“A world without rodents would be a very different world. It is less likely to come to pass than a world dominated by rodents and free of people. If nuclear war destroys humanity and most of the rest of life, a good bet for survival in the short term, and for evolutionary ancestry in the long term, is rats. I have a post-Armageddon vision. We and all other large animals are gone. Rodents emerge as the ultimate post-human scavengers. They gnaw their way through New York, London and Tokyo, digesting spilled larders, ghost supermarkets and human corpses and turning them into new generations of rats and mice, whose racing populations explode out of the cities and into the countryside. When all the relics of human profligacy are eaten, populations crash again, and the rodents turn on each other, and on the cockroaches scavenging with them. In a period of intense competition, short generations perhaps with radioactivity enhanced mutation-rates boost rapid evolution. With human ships and planes gone, islands become islands again, with local populations isolated save for occasional lucky raftings: ideal conditions for evolutionary divergence. Within 5 million years, a whole range of new species replace the ones we know. Herds of giant grazing rats are stalked by sabre-toothed predatory rats.* Given enough time, will a species of intelligent, cultivated rats emerge? Will rodent historians and scientists eventually organise careful archaeological digs (gnaws?) through the strata of our long-compacted cities, and reconstruct the peculiar and temporarily tragic circumstances that gave ratkind its big break?”
From The Ancestor’s Tale by Richard Dawkins. It’s a great read.
*Dougal Dixon long ago foresaw this, and he had the talent to paint it, in his imaginative book After Man: A Zoology of the Future.”
After Man: A Zoology of the Future
Dixon he presents his hypothesis on how the fauna and geography could change 50 million years from now.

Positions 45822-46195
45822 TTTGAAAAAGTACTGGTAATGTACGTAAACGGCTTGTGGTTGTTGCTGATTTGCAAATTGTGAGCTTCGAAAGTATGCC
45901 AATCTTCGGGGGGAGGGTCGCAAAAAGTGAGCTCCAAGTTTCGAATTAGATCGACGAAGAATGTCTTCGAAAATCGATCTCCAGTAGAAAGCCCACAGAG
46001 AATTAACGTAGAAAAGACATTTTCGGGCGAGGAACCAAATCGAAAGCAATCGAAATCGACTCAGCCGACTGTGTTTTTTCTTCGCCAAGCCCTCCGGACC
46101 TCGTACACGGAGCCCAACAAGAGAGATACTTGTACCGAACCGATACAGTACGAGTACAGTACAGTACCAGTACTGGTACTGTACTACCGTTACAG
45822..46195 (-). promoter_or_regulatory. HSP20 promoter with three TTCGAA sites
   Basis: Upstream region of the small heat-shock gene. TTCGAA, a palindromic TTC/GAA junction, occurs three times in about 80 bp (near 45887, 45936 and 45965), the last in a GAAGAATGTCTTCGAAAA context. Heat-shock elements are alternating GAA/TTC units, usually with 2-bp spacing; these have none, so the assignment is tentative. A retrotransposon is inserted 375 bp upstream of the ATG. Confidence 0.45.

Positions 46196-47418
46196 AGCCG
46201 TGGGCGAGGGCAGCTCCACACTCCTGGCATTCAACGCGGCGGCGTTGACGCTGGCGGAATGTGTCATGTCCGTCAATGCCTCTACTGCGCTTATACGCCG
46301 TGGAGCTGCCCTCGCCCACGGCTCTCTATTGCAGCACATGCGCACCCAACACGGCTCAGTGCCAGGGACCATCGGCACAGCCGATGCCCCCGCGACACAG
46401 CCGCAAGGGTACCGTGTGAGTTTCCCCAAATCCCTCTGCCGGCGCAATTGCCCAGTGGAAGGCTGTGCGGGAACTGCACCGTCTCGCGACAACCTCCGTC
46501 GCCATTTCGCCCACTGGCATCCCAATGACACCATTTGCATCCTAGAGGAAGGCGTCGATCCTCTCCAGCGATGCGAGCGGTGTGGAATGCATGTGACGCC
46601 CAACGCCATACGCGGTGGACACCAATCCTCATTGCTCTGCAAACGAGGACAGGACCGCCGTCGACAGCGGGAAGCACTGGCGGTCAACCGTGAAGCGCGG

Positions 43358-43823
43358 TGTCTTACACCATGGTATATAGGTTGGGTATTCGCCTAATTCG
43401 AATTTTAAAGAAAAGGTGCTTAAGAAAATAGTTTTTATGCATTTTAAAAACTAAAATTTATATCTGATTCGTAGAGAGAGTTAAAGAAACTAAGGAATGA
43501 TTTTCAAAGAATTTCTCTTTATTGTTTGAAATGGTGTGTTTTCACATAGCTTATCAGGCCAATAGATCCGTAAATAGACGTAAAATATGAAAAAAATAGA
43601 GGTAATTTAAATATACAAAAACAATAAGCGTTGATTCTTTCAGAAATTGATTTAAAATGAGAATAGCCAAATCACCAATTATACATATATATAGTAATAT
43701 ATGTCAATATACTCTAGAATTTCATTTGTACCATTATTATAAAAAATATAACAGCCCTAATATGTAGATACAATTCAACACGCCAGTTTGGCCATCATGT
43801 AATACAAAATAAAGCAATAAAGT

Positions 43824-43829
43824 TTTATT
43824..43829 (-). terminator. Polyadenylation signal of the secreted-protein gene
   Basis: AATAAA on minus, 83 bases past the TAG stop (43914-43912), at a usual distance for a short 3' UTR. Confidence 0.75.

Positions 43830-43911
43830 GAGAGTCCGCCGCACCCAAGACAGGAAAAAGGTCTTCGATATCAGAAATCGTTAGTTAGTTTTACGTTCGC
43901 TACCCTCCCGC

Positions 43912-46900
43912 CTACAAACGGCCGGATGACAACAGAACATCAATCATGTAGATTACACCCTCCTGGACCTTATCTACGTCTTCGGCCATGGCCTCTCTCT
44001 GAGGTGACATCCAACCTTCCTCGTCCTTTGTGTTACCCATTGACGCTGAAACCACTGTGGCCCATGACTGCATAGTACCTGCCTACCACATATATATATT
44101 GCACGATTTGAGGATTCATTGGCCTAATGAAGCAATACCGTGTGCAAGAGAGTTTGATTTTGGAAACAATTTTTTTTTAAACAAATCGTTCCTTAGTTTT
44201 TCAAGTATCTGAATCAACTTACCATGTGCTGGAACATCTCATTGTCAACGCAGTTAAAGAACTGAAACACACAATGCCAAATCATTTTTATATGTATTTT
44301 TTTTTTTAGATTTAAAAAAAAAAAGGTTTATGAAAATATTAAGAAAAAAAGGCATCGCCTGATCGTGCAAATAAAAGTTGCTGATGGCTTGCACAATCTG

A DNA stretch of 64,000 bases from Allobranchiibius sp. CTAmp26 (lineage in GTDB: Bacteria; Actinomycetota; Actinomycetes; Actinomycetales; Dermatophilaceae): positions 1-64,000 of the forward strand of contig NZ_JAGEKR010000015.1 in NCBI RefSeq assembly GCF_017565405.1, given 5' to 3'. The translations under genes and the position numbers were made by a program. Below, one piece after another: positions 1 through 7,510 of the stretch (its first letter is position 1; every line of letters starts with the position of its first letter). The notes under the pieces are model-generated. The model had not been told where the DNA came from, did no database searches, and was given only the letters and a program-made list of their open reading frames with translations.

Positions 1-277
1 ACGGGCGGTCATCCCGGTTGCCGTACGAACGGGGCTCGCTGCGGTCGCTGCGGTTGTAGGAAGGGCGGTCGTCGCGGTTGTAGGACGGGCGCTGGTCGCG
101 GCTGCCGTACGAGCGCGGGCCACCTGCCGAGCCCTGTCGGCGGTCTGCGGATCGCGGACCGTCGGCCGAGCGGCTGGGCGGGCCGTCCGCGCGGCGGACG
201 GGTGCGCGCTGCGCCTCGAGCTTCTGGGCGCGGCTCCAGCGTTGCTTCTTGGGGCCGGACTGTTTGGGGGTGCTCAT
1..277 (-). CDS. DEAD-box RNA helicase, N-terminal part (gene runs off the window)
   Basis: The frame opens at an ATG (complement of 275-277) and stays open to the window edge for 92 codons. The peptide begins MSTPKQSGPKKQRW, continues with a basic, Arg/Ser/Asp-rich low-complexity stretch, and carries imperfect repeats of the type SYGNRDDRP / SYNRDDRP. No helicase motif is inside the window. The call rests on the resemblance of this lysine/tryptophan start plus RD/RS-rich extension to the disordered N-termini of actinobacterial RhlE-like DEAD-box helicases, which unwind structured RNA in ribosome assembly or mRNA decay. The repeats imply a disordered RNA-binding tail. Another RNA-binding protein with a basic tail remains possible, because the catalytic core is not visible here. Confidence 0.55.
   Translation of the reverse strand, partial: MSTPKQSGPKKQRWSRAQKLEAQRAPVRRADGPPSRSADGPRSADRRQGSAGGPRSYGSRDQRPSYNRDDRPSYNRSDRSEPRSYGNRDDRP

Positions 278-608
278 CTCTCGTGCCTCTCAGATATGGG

While there are a wide variety of creatures in After Man, many of these can fall into easily recognizable groups, e.g. rabbucks, gigantelopes, predator rats, etc. Some of the larger groups in the future include…
Rabbucks – Rabbucks are the future equivalent of deer and antelope but descended, as the name suggests, from rabbits. They live in almost any environment, and they mostly feed on grass. Their anatomy resembles that of a hooved mammals, though there are a few primitive hopping forms lurking around.
Gigantelope – The gigantelope take the niche in the future that was formerly held by elephants, giraffes, moose, and other large herbivores. Resembling the ancient sauropods, they are descended from antelopes, and range in a wide variety of forms. One subbranch have evolved into the large, moose-like herbivores of the north, the hornheads.
Predator Rats – The major group of predators in the future. Like our modern carnivorans, they exist on almost every continent and fill almost every carnivorous niche. They evovled, as the name suggests,from rats, and range in forms resembling polar bears, wolves, wolverines, cats, and even aquatic walrus-like forms.
Carnivorans – For the most part, Dixon assumes that carnivorans have either gone extinct, or have been forced into peripheral niches like the creodonts were in the Oligocene. A few still exist, such as the shurrack, and all but one, the striger, is descended from cats.